AP: propagandizing for Kim and Hamas

Matti Friedman

Yesterday we discussed a fascinating piece by former Associated Press reporter Matti Friedman about that news bureau’s systematic practice of collaborating with tyrannical regimes in exchange for access. Friedman offers other examples: in 2014, a “detailed exposé on the AP’s bureau in North Korea” showed that it was staffed by “North Koreans who were paid by AP but answered to the regime.” Under an agreement between the AP and the Pyongyang government, AP could “sell propaganda images, like those lovely choreographed rallies, outside the country, while the North Korean ‘staffers’ studiously avoided subjects like mass starvation and prison camps.”

One hand washes the other: Hamas

Meanwhile, in Gaza, where Friedman himself worked as an AP correspondent from 2006 to 2011, the AP is involved in “both passive and active cooperation with Hamas.” He offers a striking anecdote: during the Israel-Hamas war that began in late 2008, an AP reporter called Friedman, who was working the service’s news desk in Jerusalem, and told him “that Hamas fighters were dressed as civilians and were being counted as civilians in the death toll.” Some hours later, the reporter “called again and asked me to strike the detail from the story.” Friedman suspected at the time – and it was later confirmed – that his colleague had made the second call on orders from Hamas, which had threatened his life should the AP go with the full story.

“From that moment on,” writes Friedman, “AP’s coverage from Gaza became a quiet collaboration with Hamas….Our coverage shifted accordingly, though we never informed our readers. Hamas military actions were left vague or ignored, while the effects of Israeli actions were reported at length, giving the impression of wanton Israeli aggression, just as Hamas wanted.” Ironically, in 2014, when an AP reporter filed an article about Hamas censorship, it was shelved.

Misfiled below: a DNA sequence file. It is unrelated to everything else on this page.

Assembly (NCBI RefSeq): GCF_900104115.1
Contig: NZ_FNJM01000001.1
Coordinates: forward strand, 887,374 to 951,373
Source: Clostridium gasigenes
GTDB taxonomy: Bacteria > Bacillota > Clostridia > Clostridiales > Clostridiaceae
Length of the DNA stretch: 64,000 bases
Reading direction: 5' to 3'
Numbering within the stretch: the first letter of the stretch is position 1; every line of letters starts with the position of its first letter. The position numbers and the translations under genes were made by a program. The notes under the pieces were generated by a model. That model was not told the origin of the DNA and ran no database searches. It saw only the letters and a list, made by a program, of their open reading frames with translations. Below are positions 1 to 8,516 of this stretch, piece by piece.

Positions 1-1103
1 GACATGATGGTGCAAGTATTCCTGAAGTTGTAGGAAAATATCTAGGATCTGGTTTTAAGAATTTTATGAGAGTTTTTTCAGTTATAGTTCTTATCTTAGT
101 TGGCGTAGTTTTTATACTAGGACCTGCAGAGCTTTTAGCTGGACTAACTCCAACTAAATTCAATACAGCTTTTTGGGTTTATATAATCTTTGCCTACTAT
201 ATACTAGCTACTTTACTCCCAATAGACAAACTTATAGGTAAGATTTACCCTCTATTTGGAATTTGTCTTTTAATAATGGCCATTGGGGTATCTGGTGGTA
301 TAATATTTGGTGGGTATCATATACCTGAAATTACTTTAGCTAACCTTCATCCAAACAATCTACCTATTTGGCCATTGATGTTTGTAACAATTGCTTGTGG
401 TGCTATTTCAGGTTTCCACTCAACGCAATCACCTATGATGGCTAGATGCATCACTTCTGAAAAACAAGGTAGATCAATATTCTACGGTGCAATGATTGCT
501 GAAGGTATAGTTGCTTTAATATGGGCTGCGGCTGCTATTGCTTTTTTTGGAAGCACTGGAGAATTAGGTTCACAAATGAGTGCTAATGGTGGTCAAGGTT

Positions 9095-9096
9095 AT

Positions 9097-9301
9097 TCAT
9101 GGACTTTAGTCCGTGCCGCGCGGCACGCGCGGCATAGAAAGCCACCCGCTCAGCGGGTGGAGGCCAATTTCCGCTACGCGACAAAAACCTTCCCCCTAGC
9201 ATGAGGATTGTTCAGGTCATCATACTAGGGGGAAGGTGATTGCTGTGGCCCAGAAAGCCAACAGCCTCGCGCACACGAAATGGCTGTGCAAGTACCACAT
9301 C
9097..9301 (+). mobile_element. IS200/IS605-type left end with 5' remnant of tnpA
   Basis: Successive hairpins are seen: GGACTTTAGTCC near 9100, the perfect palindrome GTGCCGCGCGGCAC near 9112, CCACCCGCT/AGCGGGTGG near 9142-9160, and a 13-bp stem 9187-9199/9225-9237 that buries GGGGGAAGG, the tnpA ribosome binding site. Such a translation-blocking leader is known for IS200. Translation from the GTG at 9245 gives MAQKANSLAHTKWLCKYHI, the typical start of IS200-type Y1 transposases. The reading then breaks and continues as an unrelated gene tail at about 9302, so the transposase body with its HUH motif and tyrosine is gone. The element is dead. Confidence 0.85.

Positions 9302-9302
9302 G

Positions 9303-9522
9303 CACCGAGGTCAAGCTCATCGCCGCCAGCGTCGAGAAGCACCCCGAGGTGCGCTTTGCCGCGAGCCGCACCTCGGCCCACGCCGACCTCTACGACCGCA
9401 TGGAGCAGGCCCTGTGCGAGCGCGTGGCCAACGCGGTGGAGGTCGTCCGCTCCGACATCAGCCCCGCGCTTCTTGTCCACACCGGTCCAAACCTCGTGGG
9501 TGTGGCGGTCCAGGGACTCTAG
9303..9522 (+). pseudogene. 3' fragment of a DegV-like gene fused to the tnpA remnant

“We were trading truth for access,” writes Friedman, “and providing an illusion of ‘coverage’ that was actually propaganda.”

Sally Buzbee

Friedman quotes AP’s side of the story, as proffered by AP editor Sally Buzbee. “It is essential to cover tyrannical regimes and other undemocratic movements, when possible from within the borders they control, in order to accurately relay what is happening inside,” she said recently. But as Friedman observes. “if you’re inside the borders of a tyrannical regime, you can’t ‘accurately relay what is happening inside.’” He suggests that instead of having Hamas-controlled reporters inside Gaza, AP would be better off “working sources on the inside and making use of external players (Egyptian intelligence, Israeli intelligence, Palestinian reporters in the West Bank) to give a more accurate picture of events.” Similarly, “instead of paying for an illusory ‘bureau’ in Pyongyang and getting in bed with Kim Jong-un, why not devote that money to hiring the most knowledgeable people in South Korea and developing information from dissidents, refugees, and spies, which, in expert hands—and there are plenty at the AP’s disposal—might actually be able to yield an approximation of the truth?”

Outdoing Duranty? The AP in Nazi Germany

Matti Friedman